Dr Helen Davies
BA (Hons), MPhil, PhD
Part-time Lecturer in English Literature.
Helen has lectured in the School of Cultural Studies since 2008. She is currently teaching on the following modules: 'The Victorian Novel' (level 2); 'Eighteenth-Century Fictions' (level 1); 'Critical Reading' (Level 1).She is supervising dissertations on neo-Victorian fiction, adaptation and women's historical fiction. She is also a Visiting Lecturer at Leeds Trinity University College, where she teaches 'Constructions of Gender' (level 2) and 'Postmodern Fiction' (level 3).
Helen specialises in Victorian and Neo-Victorian literature (particularly Oscar Wilde), sexuality and gender in literature, queer theory, ventriloquism, and contemporary women's writing. Her doctoral thesis studied the influence of Oscar Wilde on Angela Carter, Will Self and Sarah Waters, explored through the metaphor of ventriloquism. She has recently completed a book on gender and ventriloquism in Victorian and Neo-Victorian fiction, which is being published by Palgrave Macmillan in 2012. Her current research explores the cultural afterlife of Victorian 'freakery' in contemporary literature and culture. She is also working on a research project about sisters in contemporary women's writing.
Helen has received recognition as an expert on the topic of ventriloquism, appearing on a feature for BBC One's 'The One Show' (broadcast 3rd August 2010) and she has discussed her research about ventriloquism on BBC Radio Scotland (October 2010). Her comments on ventriloquism have featured in various publications, including The Sunday Herald and the BBC website. She also appeared on BBC One's 'Look North' and BBC Radio Leeds discussing the cultural legacy of Mary Shelley's Frankenstein (March 2011). Helen welcomes further enquiries about ventriloquism or any other area of her research.
Helen is the Secretary on the Executive Committee of the Contemporary Women's Writing Association and is a consultant on Neo-Victorian literature for The Oscholars journal.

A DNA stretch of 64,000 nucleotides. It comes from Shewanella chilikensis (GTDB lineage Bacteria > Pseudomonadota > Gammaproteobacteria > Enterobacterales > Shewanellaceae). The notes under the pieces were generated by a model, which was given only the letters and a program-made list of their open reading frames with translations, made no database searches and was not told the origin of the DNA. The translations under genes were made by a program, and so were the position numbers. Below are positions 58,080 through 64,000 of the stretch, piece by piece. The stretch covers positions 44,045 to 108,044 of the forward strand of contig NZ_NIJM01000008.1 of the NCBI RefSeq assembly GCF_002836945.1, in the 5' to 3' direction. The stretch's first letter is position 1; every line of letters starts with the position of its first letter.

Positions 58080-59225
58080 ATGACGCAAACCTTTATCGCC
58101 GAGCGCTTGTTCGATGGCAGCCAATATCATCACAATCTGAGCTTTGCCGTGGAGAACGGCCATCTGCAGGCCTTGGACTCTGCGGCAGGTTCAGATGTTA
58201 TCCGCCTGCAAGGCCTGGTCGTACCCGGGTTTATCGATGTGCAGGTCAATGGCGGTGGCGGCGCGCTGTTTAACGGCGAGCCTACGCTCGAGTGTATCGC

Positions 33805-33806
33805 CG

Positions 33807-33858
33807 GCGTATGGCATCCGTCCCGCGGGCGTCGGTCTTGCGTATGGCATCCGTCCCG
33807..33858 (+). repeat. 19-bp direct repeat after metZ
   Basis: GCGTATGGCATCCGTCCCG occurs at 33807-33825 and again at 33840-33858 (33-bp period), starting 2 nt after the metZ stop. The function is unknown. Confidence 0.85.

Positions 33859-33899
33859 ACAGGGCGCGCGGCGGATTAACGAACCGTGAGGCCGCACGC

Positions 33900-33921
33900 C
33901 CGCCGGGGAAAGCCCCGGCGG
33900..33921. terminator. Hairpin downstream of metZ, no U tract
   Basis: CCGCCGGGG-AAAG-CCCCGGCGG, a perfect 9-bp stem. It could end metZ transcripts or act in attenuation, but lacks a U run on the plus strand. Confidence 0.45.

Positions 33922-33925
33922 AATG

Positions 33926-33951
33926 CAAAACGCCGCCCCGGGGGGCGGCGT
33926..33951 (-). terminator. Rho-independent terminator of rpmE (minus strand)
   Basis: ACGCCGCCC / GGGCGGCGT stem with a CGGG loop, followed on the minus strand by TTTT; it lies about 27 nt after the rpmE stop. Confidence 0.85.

'Self-ish sex? Que(e)rying sexual subversion in Will Self's Cock and Bull and Dorian: An Imitation'. In Sexuality in Contemporary Literature, eds. Joel Gwynne and Angelia Poon. Forthcoming 2012.
Gender and Ventriloquism in Victorian and Neo-Victorian Fiction: Passionate Puppets. Basingstoke: Palgrave Macmillan, 2012. In press.
'Original Copy: Neo-Victorian Versions of Oscar Wilde's "Voice"'. Neo-Victorian Studies, 4:1 (2011). In press.
'The Trouble with Gender in Salomé'. In Refiguring Oscar Wilde's Salomé, ed. Michael Y. Bennett. Amsterdam: Rodopi, 2011. In press.
'"The home seems to me to be the proper sphere for the man": The Performative Script of Gender in The Importance of Being Earnest'. In The Importance of Being Earnest, ed. Suman Chakraborty. India: Roman Books, 2011. In press.
'Passive Puppets and Unruly Dummies: Gender and Ventriloquism in Sarah Waters' Affinity'. Autopsia, 1:1 (November 2010), pp. 41-64.
'Lesbian and Gay Studies and Queer Theory'. In The English Literature Companion, ed. Julian Wolfreys. Basingstoke: Palgrave Macmillan, 2010, pp. 314-321.
'"They whisper into my ears the tale of their perilous joy": The Powers of the Feminine Voice in Oscar Wilde's "The Fisherman and his Soul"'. The Oscholars, A Giant's Garden: Special 'Fairy Tale' Issue, ed. Naomi Wood, (Spring 2009). http://www.oscholars.com/TO/Specials/Tales/Fisherman_Davies.htm
'"Such Penetrating Power": Seeing Queerly in Teleny and Sarah Waters' Tipping the Velvet'. The Oscholars, Teleny Revisited, ed. John McRae, (Autumn 2008). http://www.oscholars.com/TO/Specials/Teleny/davies.htm
Semester One: Wednesdays, 11am-12pm
The School of Cultural Studies,
Tel: 0113 812 1877